This billboard ad displays how white is overpowering the black, and under this, ‘white is coming’ is mentioned. Sony surely did not intend the ad campaign to be racist, but it did come off like that! The company said that it was to show the contrast between two colors available for their PlayStation Portable. But instead of color contradiction, it represents how one race overpowers the other where black is submissive. Due to the outrage, Sony took down this advertisement.
Electrolux: This ad sucks!
Electrolux is a company that sells home appliances. The company was planning to launch its vacuum cleaner range in the western market. But the tagline they chose to be witty was way too ahead of time.
Nothing sucks, like an Electrolux.
Using such a term in an ad campaign was considered culturally insensitive. Also, the word “suck’ has a secondary meaning which is, to fail or to be unpleasant. So it was amusing how the company degraded its own brand in the advertisement.
If the ad runs today, it might work for a modern audience but back then it was counted in Marketing Blunders.
Audi: The ridiculous advertisement
Sometimes the marketers don’t realize what’s funny and what’s not. So, marketers end up creating something which, instead of making people laugh and incline towards their brand, makes them furious and create outrage.
In China, Audi released an ad that was meant to be humorous but ended up being unflattering and ridiculous.
This ad showcases a bride and groom at the altar, and they are getting married.The groom’s mother intervenes and checks the bride’s facial features by pulling her nose, cheeks, opening her jaw to check her teeth. After this inspection, she gives her son approval to marry the bride, but in the last scene, the mother looks at the bride’s chest with a look of disapproval, and that’s how it ends.
In the end, a voiceover appears that says, “An important decision must be made carefully.”
The depiction of the ad was objectifying women and comparing their value with a vehicle. The audience called it disgusting, ridiculous, and what not. The company took down the ad and apologized for their Marketing Blunder.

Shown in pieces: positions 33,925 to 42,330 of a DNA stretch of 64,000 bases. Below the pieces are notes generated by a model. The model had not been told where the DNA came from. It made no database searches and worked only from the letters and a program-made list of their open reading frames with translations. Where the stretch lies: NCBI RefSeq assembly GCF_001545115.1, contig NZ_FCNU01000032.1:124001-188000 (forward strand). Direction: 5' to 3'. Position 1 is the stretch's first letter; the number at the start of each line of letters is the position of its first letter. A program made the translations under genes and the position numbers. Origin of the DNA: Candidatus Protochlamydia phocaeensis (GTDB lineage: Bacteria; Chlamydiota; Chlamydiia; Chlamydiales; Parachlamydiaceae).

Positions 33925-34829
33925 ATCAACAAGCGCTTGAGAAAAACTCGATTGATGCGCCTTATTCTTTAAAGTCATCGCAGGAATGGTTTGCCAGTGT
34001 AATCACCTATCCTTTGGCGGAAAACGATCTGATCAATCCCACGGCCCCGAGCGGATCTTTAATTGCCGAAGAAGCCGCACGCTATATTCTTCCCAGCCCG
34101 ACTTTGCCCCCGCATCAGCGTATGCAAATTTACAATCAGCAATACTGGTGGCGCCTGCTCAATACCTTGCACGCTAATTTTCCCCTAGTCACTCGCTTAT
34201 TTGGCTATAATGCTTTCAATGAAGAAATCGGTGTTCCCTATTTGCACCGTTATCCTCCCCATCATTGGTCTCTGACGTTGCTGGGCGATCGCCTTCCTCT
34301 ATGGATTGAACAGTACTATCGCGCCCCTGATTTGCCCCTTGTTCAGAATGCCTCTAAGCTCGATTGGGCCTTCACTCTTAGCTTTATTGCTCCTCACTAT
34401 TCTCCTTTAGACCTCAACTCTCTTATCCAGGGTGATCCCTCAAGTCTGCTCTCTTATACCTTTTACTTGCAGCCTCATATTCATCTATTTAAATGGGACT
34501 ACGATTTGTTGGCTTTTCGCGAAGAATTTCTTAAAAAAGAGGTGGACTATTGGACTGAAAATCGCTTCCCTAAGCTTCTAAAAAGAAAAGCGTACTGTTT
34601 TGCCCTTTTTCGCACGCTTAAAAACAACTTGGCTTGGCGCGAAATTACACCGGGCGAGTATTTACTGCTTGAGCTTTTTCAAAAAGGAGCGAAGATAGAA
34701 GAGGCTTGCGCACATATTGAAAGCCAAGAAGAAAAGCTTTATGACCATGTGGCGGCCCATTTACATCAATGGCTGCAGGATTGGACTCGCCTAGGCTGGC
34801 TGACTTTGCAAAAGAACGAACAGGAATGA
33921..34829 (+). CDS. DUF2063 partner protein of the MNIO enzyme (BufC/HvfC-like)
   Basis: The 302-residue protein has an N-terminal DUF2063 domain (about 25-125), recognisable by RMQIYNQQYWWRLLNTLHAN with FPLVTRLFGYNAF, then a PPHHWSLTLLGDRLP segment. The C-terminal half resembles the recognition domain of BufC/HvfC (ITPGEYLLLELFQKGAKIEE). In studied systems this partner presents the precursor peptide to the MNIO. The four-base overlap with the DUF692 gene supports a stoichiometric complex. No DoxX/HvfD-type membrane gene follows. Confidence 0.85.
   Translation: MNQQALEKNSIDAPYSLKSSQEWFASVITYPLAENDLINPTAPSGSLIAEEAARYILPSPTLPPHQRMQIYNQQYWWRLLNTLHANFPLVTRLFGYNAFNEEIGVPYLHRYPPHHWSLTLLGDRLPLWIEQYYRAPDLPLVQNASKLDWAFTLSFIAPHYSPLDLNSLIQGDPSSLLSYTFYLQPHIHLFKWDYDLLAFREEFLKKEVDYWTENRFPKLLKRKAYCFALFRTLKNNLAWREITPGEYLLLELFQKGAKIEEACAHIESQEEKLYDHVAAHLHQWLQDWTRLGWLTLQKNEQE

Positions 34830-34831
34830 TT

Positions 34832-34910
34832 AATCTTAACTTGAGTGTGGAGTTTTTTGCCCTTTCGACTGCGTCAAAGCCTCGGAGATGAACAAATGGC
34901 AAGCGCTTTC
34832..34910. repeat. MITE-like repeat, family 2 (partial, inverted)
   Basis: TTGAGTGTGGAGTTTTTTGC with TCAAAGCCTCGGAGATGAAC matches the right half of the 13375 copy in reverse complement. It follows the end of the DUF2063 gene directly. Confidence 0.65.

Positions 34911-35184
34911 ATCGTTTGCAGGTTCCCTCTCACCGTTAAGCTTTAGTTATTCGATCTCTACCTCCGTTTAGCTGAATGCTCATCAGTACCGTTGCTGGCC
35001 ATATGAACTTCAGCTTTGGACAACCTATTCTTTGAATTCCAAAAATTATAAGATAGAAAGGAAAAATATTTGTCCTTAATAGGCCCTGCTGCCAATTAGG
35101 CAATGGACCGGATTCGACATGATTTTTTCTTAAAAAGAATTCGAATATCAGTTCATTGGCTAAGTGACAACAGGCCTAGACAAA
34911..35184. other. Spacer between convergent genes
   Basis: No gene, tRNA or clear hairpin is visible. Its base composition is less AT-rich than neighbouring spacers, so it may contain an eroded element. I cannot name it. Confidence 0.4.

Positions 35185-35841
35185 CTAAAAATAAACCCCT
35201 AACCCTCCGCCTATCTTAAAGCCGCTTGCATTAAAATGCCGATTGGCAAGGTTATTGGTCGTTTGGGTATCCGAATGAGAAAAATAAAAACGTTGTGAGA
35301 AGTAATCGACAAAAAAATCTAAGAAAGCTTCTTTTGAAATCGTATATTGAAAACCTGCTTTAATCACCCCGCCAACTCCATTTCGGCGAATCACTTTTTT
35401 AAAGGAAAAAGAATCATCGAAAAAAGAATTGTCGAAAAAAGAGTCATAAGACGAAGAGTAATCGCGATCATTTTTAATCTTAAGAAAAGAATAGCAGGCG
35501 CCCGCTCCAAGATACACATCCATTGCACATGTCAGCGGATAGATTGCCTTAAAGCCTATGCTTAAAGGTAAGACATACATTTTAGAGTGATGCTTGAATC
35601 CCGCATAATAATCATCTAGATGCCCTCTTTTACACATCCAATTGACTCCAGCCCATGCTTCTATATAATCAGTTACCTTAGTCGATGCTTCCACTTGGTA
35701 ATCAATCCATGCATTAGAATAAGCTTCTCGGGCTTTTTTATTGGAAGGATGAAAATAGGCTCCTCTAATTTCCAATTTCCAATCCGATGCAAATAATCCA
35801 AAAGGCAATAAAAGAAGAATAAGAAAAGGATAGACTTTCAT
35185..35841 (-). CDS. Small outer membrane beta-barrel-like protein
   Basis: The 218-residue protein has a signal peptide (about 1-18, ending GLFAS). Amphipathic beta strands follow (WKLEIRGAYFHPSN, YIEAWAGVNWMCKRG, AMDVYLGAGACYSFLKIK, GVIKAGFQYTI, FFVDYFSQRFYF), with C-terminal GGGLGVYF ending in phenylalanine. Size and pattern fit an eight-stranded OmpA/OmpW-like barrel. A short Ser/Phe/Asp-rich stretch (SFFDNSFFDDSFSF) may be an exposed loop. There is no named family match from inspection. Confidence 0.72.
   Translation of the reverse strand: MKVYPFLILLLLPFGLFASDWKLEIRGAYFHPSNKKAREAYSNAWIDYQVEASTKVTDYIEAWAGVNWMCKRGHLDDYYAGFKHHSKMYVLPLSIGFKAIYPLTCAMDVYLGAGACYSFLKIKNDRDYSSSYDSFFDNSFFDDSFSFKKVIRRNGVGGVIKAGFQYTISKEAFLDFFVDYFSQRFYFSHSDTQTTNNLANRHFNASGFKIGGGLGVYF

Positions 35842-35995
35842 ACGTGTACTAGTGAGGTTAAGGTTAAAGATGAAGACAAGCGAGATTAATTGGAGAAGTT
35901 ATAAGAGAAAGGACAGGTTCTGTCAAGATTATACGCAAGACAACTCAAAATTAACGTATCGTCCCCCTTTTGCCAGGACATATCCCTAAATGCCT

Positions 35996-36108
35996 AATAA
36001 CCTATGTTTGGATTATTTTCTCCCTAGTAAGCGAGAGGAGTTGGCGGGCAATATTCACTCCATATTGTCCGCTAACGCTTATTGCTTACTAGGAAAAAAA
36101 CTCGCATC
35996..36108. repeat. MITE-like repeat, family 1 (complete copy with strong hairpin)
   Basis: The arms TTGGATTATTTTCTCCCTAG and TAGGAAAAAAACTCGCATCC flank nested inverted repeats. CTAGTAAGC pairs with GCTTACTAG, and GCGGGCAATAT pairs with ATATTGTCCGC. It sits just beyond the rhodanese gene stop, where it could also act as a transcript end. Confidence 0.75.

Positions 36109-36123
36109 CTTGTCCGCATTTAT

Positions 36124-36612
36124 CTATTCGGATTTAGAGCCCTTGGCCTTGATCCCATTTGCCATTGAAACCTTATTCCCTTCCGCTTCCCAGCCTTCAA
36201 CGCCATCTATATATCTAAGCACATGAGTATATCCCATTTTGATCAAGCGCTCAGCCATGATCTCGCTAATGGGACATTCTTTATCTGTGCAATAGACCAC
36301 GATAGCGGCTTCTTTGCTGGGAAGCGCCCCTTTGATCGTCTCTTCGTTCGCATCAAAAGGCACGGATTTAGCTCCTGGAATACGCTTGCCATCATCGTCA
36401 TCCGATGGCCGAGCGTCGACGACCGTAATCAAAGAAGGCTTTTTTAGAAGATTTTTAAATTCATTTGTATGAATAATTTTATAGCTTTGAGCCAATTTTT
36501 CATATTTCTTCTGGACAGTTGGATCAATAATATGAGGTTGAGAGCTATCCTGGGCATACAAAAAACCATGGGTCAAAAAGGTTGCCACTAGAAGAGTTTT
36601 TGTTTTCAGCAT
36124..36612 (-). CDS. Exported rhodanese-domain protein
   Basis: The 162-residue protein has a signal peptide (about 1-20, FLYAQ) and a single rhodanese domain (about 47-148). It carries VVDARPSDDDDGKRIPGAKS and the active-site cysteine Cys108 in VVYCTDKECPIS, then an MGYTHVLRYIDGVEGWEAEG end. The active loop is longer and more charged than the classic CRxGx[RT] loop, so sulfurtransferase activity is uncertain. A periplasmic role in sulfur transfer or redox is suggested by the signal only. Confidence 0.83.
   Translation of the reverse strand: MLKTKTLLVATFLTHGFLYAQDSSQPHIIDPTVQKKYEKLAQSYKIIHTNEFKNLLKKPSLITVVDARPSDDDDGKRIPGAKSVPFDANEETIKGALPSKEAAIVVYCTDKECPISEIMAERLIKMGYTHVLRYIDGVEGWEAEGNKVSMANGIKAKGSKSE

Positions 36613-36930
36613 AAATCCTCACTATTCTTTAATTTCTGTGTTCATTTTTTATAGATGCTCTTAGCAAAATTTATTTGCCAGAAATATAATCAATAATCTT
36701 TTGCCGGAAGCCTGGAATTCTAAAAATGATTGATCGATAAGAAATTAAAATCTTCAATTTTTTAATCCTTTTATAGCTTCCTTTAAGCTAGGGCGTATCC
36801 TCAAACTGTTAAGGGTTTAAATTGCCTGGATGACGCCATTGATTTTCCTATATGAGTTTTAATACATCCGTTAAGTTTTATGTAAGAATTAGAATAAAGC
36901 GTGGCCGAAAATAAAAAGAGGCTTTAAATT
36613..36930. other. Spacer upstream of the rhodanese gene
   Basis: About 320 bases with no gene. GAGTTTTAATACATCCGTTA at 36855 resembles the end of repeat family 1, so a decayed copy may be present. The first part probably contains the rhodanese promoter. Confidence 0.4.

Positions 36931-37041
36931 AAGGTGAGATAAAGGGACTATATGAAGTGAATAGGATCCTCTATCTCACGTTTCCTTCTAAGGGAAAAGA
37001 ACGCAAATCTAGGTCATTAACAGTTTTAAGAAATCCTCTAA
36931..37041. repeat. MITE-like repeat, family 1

The New York Times: “We sent it by mistake”
There are times when you send the wrong text to the wrong people. We all have such experiences, but do you expect the newspaper giant The New York Times to commit such a mistake.
In December 2011, some subscribers decided to cancel their subscription from the New York Times. The newspaper sent them an email mentioning attractive deals to give, in order to give this decision a second thought and renew their subscriptions.
The mail was supposed to be sent to a list of 300 subscribers so that they stick with the New York Times subscription. But, the employees mistakenly sent the to all the 8 million subscribers, including the subscribers who were loyal to the newspaper. The subscribers thought that it was spam, but when they got to know about the real deal, they felt disappointed because they were not offered such deals. It took many years to recover the damages this Marketing Blunder caused to The New York Times.
Heinz Ketchup: Ketchup only for adults
So this can be the most embarrassing situation for a company. A customer named Daniel Korell scanned a QR code given on the Heinz ketchup bottle. The Marketing Blunder was that the QR code directed him to a pornography website.
The QR code was for some promotional purpose where it intended to direct browsers to a website where the customers can make their own label for a bottle of Heinz tomato ketchup. But, the promotion expired, further expiring the URL registration as Heinz did not renew it. So, the domain name was taken over by an opportunistic porn website.
Daniel Korell found it rather funny and shared it on Heinz’s Facebook page, saying, “Your ketchup is probably not for minors.” In response, Heinz apologized and also sent a free ketchup bottle for Daniel Korell to thank him for informing them about this.
We all make mistakes, but when the companies make such errors, they bear severe losses or become a topic of all the banter and trolls.
The bottom line, before you publish, post, or print, take a close look at your message. Review your copy and take a hard look at your campaign in terms of current social context. Oh, and always get an educated second opinion before publishing or going live with any campaign!
Tell us in the comments which Marketing Blunder startled you the most?